NEW YORK (Reuters) - The bull market for stocks turned nine years old on Friday and, despite being long in the tooth, appears poised to set the record as the longest in history, buoyed by global economic growth and stronger company earnings.

FILE PHOTO - Traders work on the floor at the New York Stock Exchange (NYSE) in Manhattan, New York City, U.S., March 2, 2018. REUTERS/Andrew Kelly

It is unlikely to be a smooth ride, however, as investors have already had to endure a 10-percent market correction sparked by inflation concerns and heightened volatility, which is likely to continue throughout the year.

“Bull markets just don’t die of old age, they die of recessions and economic slowdowns,” said Art Hogan, chief market strategist at B. Riley FBR in New York.

The S&P 500 index has rallied nearly 305 percent since hitting a closing low of 676.53 on March 9, 2009, in large part due to the U.S. Federal Reserve’s low interest rate policy in the wake of the financial crisis.

(GRAPHIC: S&P 500 vs 10-yr Yield during bull market - reut.rs/2FlB2ZF)

The gains since, uninterrupted by a decline of 20 percent or more, rank this bull market as the second longest ever and about six months behind the bull run from October 1990 to March 2000 during the tech boom.

Gains are expected to continue as global economies are in a period of synchronized growth after years of dealing with the aftereffects of the Great Recession. Also expected to boost equities are improving corporate earnings, aided by a tax overhaul in Washington, which has reduced what was seen by many as stretched valuations.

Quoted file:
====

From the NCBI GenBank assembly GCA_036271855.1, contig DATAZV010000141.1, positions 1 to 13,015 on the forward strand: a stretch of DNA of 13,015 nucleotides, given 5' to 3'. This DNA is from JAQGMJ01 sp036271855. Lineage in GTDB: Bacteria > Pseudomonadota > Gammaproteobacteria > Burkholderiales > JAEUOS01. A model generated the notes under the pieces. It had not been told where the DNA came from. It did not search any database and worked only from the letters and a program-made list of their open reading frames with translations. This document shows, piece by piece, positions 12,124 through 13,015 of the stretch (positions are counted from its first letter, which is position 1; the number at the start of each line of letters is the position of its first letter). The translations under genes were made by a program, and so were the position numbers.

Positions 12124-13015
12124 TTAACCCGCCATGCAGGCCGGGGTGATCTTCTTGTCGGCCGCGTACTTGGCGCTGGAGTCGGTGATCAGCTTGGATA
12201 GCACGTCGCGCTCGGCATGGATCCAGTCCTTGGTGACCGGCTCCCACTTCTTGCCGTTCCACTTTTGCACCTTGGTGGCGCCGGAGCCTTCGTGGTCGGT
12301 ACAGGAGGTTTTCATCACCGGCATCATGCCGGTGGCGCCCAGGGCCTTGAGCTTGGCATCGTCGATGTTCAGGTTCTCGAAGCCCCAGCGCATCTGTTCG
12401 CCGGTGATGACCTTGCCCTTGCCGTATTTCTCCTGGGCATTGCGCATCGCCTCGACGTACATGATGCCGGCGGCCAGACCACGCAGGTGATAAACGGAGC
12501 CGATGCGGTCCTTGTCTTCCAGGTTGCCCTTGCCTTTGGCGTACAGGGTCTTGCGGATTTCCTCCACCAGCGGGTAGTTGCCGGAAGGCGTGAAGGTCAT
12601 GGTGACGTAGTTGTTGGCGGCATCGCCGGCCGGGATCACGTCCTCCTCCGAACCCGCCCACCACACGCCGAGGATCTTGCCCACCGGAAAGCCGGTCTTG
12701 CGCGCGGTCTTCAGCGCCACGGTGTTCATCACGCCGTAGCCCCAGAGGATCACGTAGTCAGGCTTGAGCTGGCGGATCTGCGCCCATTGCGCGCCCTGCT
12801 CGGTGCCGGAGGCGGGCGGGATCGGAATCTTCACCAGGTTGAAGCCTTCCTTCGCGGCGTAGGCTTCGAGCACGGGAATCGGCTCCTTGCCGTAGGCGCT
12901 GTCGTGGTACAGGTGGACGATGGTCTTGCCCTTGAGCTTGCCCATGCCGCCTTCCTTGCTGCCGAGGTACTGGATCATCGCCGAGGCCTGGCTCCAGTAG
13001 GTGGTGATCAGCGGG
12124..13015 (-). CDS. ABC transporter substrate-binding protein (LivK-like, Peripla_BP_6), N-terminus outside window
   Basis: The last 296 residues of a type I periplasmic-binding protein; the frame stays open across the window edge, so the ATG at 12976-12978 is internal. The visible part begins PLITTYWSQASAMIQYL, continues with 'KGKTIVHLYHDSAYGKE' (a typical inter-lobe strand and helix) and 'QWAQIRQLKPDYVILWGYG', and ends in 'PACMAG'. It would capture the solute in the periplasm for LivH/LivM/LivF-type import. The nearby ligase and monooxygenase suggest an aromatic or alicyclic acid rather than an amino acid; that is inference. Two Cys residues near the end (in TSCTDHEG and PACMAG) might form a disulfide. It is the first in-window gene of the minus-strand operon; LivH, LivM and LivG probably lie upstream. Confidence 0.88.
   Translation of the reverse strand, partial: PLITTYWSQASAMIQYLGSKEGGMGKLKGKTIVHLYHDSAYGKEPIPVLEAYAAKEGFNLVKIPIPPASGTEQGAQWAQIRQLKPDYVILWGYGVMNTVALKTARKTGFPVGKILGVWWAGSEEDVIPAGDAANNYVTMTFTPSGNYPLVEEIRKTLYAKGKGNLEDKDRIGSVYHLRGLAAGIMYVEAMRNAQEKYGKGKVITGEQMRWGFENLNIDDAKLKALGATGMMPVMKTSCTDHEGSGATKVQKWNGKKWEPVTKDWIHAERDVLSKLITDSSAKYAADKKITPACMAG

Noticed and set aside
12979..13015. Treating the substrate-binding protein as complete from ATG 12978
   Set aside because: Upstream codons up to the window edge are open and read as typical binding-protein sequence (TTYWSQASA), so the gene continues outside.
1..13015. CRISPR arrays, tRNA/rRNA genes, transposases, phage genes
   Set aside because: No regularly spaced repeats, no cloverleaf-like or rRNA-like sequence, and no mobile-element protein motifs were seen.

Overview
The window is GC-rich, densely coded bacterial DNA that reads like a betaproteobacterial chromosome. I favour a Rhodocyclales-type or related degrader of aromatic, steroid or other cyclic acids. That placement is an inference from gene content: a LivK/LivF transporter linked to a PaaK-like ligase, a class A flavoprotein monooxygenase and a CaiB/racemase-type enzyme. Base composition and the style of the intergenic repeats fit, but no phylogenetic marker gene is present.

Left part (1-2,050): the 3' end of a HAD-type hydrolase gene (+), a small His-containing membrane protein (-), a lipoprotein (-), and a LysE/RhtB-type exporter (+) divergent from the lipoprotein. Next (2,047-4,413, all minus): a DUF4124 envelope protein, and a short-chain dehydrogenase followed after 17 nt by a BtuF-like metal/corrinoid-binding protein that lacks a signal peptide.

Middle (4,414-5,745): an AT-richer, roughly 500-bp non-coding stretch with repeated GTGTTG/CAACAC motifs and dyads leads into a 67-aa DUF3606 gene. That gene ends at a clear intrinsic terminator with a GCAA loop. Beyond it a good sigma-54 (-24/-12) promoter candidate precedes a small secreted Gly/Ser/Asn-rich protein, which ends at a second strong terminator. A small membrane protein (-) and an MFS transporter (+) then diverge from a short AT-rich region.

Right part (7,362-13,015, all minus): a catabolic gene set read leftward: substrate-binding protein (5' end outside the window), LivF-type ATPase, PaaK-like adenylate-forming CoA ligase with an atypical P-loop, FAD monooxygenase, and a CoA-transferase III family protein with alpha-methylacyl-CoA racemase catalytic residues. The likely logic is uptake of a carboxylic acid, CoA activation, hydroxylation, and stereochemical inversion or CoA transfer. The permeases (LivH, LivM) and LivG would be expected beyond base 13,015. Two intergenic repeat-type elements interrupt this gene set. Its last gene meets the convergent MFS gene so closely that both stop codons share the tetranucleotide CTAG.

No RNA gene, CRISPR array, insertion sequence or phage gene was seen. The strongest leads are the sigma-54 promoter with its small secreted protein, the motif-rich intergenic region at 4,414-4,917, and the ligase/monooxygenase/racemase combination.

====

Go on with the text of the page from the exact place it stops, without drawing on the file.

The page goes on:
“The earnings growth picture for this year continues to get better on a weekly basis,” said Hogan.

(GRAPHIC: Stock valuations during bull run - reut.rs/2FngM9I)

With fourth-quarter earnings reporting nearly complete, S&P 500 companies scored growth of 15.3 percent, according to Thomson Reuters data. That growth rate is currently expected to be topped in each quarter in 2018, highlighted by earnings growth of 21.9 percent in the third quarter.

The strong earnings growth could turn into a headwind, however, as results this year will be tough to top in 2019.

“When you look to 2019, it’ll be very hard to repeat those numbers,” said Jonathan Mackay, investment strategist at Schroders Investment Management in New York.

“Next year will probably not be as good. Then you’re probably getting into the last stages of the cycle.”

A recent poll by Reuters showed stocks will build on the recent recovery from a sell-off earlier this month to rack up an over-8-percent gain for the year, led by corporate profits and a robust economic expansion.

Since the correction low on Feb. 8, the Dow and S&P have yet to regain prior levels, while the Nasdaq hit a record on Friday, powered by a gain of nearly 14 percent in the technology sector.

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